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San Diego City Attorney Jan Goldsmith’s office shot off a memo to City Council members on Friday, telling them the city charter provides no role for the council in redistricting, except to fund the independent Redistricting Commission’s work.
The memo came a day after the IT services agency that commissioners had hoped would help them redraw council district boundaries said it would not help the commission in any way, citing conflict of interest concerns raised by Councilwoman Lorie Zapf.
That decision threw the commission’s next steps up in the air as it pushes to meet a late summer deadline for adopting a new redistricting plan. On April 21, it rejected four private consultants’ proposals to help commissioners with that work and had said it would pursue a contract with the San Diego Data Processing Corp., the city-created IT services agency.
The agency originally said it could perform the work. Then Wednesday it told the commission the job was too much for its staff to handle, though it was still willing to help commissioners acquire online software that the public could use to submit their own proposed boundary maps, something the commission would like the public to be able to do. Its executive director finally told the commission Thursday it would not do even that to avoid a potential conflict of interest.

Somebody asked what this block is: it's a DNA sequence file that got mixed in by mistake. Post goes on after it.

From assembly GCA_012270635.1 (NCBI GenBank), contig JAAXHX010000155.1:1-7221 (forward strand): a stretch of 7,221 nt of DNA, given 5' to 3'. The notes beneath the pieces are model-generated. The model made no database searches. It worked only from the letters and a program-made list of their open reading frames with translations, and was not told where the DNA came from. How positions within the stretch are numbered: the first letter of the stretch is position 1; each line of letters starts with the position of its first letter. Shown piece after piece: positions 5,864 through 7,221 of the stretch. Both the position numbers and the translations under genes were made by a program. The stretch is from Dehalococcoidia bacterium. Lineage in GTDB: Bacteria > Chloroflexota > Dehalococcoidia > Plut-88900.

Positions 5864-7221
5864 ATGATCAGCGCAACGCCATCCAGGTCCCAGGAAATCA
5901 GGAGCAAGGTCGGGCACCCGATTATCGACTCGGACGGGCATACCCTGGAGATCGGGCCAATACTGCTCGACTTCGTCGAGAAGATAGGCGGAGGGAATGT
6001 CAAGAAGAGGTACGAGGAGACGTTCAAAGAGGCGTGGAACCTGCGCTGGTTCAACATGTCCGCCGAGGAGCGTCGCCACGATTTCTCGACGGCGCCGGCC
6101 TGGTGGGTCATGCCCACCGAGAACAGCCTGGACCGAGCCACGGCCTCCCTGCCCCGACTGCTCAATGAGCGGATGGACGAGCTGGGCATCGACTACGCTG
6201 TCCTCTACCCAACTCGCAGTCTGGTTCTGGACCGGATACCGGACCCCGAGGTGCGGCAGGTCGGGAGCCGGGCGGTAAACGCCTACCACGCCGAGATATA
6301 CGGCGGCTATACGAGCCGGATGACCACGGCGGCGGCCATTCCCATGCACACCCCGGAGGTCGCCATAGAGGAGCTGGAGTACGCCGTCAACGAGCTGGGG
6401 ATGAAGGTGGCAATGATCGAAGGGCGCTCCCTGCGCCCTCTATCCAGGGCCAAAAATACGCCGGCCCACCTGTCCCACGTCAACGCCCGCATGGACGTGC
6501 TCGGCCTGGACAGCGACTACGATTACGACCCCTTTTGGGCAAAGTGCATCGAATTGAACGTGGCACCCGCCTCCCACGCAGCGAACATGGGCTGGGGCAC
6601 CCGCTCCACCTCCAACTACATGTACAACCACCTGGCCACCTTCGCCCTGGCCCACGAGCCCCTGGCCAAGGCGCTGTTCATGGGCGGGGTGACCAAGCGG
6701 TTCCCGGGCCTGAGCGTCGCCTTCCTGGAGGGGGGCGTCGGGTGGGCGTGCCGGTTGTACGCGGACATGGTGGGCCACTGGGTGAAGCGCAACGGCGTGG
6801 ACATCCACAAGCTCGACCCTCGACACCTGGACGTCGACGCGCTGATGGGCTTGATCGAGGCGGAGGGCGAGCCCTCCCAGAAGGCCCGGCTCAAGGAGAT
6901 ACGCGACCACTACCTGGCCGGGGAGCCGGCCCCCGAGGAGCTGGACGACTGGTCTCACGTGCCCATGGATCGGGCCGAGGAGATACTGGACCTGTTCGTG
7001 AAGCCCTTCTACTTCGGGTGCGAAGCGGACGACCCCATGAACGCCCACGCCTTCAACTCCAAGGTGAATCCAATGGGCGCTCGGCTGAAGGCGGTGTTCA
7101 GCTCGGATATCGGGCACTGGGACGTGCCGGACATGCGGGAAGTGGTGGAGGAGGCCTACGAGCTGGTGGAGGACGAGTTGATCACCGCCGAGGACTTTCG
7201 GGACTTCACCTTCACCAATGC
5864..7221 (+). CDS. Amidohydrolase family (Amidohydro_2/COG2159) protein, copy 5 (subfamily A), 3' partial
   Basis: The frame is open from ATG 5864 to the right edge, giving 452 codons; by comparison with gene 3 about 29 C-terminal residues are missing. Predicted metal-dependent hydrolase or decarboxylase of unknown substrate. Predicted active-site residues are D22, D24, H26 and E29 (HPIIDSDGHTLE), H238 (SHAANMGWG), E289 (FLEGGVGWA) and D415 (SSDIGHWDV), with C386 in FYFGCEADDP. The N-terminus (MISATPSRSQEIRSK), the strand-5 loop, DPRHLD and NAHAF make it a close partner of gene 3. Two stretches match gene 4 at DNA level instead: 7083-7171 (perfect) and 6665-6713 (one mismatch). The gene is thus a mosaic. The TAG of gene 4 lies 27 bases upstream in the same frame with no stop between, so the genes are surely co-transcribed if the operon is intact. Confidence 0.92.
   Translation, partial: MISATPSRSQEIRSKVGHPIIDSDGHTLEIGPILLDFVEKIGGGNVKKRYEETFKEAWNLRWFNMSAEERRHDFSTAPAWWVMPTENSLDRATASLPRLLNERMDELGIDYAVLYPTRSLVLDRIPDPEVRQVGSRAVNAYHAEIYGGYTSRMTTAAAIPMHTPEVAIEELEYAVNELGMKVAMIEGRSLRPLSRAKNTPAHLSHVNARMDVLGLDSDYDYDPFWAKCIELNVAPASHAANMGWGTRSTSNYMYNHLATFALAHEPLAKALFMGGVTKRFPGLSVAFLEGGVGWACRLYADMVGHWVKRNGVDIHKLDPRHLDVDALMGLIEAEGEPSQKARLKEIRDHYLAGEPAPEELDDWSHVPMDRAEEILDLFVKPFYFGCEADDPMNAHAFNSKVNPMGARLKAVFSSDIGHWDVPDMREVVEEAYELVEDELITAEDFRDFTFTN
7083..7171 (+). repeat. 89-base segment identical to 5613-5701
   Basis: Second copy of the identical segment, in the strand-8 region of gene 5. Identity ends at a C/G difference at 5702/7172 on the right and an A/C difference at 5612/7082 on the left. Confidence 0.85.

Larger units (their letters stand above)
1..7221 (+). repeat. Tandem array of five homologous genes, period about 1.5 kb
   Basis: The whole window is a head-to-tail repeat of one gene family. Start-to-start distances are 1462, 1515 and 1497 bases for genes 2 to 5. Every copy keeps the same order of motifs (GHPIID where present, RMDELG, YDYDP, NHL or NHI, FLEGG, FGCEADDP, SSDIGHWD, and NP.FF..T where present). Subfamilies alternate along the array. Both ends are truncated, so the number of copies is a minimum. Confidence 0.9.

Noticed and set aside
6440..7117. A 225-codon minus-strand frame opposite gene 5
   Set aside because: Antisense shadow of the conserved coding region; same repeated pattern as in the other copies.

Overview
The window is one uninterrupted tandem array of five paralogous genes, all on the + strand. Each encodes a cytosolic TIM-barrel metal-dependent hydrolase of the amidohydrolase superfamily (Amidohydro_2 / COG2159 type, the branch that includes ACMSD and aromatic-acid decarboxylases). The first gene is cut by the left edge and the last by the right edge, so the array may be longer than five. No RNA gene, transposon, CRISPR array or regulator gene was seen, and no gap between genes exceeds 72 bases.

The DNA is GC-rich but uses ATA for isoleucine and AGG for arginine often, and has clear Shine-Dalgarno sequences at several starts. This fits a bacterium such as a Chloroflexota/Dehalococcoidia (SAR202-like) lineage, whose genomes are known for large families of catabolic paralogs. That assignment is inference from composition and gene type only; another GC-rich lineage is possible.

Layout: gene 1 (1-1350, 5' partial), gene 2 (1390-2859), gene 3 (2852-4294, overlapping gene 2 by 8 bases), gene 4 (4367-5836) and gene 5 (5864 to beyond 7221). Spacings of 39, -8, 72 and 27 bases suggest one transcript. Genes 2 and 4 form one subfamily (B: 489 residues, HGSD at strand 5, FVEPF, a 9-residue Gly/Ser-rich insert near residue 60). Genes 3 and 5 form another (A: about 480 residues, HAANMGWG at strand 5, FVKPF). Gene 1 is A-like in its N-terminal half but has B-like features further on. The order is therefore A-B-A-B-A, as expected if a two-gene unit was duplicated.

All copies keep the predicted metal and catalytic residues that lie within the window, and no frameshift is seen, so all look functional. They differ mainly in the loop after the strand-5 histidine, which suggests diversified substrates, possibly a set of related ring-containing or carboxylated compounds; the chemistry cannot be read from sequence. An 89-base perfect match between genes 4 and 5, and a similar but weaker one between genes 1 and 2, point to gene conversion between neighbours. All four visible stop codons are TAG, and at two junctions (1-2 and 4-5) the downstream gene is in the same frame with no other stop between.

Zapf first raised those concerns on April 21, when she asked the city attorney to examine whether the commission’s intention to pursue a contract with DPC could create conflicts. As the city moves to outsource its IT services, the City Council will decide on the winning bidder, and Zapf said she was concerned that DPC’s responsibility to draw fair district boundaries for the commission could be compromised by its interest in retaining the city’s IT contract.
Goldsmith’s office responded by telling Zapf that was not enough to disqualify DPC, and that the Redistricting Commission was free to contract with whoever it pleased. The city attorney also reminded Zapf that the City Council has no role in the redistricting process.
Nonetheless, Zapf on Thursday sent a letter to DPC’s board chairman explicitly asking the agency not to work with the Redistricting Commission and reiterating that she was concerned about a possible conflict.
Just before the Redistricting Commission’s meeting that day, DPC’s executive director, Larry Morgan, informed the commission’s chief of staff that the agency would recuse itself from any involvement because of the potential for a conflict.
Morgan informed Zapf’s spokesman of that decision in an email a couple of hours later. Morgan told the spokesman the decision had already been made by the time he saw Zapf’s request.
“I agree with Councilmember Zapf and SDDPC has already recused itself from this project to avoid the very issues that were raised. I believe that this is the best posture for SDDPC and the city,” he said in the email.